Nov-Dec Water Craft magazine preview

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Water Craft Nov-Dec 2009 320

Water Craft’s latest issue marks the beginning of the boatbuilding season, which editor Pete Greenfield says begins when the sailing season ends.

It has pretty well ended here in the temperate zone of the Northern Hemisphere, but I’m not so sure that the boat building starts quite yet. But I do think November and the run up to Christmas is a time when many of us get into some serious boat-dreaming and boat noodling – my name for the delicious process of thinking through what kind of boat we want, what we’re capable of building and what would use it for?

As usual, the latest Water Craft is full of interesting crumbs to feed our obsession.

Designer Paul Gartside presents the first of a series of complete plans, including offsets, for boats you can build; this time it’s a shapely double-ended 12ft  rowing boat for traditional carvel (or clinker) construction.

Fancy strip planking? Read how Nick Paull built the Canadian canoe that won him Water Craft’s special prize for the most professional-loooking home-built boat at the Beale Park Thames Boat Show.

More, Patrick Curry explains how he made hollow wooden spars for his traditional Dutch yacht, Bob Lloyd shows how to make a razee.

Pete  is still working on his Phil Bolger-designed Chebacco boat in the outdoors (brrr! – rather him than me!) and Dick Phillips has been sailing a Chebacco built by Connie Mense that many of us saw on show at Beale. (For an intheboatshed.net post on this boat click here.)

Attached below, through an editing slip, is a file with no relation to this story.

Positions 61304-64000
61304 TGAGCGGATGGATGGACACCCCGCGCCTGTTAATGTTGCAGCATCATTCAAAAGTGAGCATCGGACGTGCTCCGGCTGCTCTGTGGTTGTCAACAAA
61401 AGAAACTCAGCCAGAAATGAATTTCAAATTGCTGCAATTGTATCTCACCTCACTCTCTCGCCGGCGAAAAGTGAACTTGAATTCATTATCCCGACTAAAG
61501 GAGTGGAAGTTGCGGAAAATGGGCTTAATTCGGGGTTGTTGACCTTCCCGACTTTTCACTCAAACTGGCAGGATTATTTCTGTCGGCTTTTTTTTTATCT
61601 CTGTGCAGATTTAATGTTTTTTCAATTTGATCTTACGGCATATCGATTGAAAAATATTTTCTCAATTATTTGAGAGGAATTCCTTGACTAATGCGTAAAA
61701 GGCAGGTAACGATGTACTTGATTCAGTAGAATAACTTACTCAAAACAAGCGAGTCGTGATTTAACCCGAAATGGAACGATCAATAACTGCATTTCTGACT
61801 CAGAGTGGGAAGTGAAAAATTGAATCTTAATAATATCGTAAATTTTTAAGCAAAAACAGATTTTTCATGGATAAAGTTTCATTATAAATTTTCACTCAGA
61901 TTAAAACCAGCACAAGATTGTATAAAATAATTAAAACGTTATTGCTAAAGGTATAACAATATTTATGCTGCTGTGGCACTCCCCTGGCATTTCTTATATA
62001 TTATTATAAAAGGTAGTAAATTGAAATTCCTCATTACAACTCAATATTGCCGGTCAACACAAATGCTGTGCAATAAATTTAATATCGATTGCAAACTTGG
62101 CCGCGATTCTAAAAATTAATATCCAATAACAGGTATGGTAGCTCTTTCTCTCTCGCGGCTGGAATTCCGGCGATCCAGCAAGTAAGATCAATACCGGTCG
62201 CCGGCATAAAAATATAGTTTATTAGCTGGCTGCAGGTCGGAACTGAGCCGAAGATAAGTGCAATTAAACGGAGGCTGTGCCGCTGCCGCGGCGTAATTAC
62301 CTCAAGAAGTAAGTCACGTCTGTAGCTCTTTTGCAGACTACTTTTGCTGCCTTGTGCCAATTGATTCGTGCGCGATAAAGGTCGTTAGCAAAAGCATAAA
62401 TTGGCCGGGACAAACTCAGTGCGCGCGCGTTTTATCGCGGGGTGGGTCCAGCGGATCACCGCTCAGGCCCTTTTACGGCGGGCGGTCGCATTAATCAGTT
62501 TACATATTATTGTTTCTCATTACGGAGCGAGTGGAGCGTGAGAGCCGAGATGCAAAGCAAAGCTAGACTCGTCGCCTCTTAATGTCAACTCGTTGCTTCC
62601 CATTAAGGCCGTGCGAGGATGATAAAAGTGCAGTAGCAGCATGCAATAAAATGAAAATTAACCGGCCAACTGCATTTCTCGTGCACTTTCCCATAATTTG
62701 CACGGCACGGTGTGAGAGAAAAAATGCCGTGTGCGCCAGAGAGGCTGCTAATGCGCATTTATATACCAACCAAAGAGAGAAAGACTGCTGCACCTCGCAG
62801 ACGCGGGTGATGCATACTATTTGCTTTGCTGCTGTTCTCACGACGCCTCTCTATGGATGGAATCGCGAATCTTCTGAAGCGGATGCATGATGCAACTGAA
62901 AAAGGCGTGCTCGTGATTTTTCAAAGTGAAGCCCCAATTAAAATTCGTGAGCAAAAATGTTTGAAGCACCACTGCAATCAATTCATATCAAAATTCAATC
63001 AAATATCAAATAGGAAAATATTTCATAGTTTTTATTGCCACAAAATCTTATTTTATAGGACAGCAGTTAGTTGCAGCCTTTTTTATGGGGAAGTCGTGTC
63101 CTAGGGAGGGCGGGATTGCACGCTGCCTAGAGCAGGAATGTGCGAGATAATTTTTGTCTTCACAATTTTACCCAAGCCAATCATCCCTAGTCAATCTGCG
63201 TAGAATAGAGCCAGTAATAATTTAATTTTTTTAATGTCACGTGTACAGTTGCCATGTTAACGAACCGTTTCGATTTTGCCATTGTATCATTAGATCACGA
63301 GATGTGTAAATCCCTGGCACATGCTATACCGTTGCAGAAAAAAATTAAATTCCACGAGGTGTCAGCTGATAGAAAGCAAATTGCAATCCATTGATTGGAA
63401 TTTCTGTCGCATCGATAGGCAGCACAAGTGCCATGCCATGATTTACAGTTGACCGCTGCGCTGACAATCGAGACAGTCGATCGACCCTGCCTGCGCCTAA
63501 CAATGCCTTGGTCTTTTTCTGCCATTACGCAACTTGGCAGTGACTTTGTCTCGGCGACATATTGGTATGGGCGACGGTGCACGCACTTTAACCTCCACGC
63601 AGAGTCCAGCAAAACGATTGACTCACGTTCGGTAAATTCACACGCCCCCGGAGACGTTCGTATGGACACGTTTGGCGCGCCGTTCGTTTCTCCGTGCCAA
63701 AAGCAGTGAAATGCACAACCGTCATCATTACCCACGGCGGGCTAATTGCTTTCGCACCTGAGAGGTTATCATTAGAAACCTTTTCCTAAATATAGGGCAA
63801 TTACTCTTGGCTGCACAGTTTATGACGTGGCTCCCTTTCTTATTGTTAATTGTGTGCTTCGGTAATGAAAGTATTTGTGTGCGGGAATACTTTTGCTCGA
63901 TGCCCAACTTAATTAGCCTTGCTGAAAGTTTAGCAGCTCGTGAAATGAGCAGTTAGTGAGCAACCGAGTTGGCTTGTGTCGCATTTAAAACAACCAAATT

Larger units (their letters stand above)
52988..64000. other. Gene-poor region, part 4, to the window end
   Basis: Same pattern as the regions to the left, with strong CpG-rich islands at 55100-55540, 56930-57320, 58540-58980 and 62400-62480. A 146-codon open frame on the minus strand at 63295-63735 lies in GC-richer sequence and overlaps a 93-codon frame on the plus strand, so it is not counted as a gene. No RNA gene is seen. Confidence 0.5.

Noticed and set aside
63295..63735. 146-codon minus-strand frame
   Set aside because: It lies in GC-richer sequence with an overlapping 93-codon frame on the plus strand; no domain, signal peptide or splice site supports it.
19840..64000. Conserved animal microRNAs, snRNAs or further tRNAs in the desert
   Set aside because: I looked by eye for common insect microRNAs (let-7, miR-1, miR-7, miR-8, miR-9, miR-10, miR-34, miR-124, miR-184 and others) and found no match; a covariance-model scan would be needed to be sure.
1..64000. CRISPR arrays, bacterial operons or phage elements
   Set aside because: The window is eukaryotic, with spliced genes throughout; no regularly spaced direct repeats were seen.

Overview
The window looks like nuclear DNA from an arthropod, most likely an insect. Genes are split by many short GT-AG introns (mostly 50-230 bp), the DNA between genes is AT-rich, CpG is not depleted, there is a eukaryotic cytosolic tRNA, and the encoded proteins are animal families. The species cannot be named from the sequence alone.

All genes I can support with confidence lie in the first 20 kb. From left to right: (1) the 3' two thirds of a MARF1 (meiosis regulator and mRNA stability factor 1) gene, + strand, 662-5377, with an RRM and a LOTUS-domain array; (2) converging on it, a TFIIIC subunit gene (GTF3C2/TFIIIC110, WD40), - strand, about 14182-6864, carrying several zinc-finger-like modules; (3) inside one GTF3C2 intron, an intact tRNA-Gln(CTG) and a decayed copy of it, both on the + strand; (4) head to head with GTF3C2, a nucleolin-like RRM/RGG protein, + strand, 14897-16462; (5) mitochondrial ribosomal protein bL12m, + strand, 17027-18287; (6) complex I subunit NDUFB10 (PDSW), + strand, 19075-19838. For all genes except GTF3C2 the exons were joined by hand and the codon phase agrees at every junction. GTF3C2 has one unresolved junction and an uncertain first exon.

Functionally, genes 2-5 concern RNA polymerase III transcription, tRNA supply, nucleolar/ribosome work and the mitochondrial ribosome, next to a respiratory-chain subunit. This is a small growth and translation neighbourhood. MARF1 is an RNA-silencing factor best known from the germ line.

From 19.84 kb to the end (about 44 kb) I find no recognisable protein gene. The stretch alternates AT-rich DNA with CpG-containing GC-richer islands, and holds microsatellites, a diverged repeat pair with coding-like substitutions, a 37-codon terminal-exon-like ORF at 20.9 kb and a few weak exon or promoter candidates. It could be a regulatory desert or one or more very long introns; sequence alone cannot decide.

Jo Moran has been sailing another boat we saw at Beale, the electric day-sailer Cirrus and Kathy Mansfield has been to Portsoy’s Traditional Boat Festival.

Subscribe to Water Craft now – the drawings for that Gartside pulling  boat alone will make your investment worthwhile!

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July/August Water Craft magazine preview includes free boat plans – subscribe now!

JulyAugust Water Craft cover

Water Craft’s July/August edition is a cracker

The latest issue of Water Craft sounds like a real gem – probably the best I can recall.

For the first time, editor Peter Greenfield has included free plans for a 16ft pocket gaffer from boat designer Paul Gartside. I’m intrigued!

There’s also a piece about Honnor Marine’s Devon Scaffie, the final preparation and launching of the story of a newly built gaff-rigged pocket cruiser drawn by John Leather, and Water Craft staffer Jo Moran visits the UKs sailing schools.

Beyond that… In Newport, Rhode Island, Ian Scott finds students at the International Yacht Restoration School can start their two-year course on catboats and end it on the schooner Coronet, Kathy Mansfied meets the restored Sunbeams in The Med, and in a garden in Cornwall the editor has erected moulds originally made by Connie Mense as the first step towards building Phil Bolger’s lovely 20ft Chebacco Boat. Other good things to read are a review of the latest generation of epoxies, a feature on cooking in small boats, a review of Iain Oughtred’s new book, a preview of the Thames Trad Boat Rally, a feature on Francois Vivier’s ‘Folkboat of the future’, and of course an obituary of the great North American small boat designer Phil Bolger.

See the advert in the right-hand column of this weblog to subscribe to this splendid magazine. You won’t be disappointed!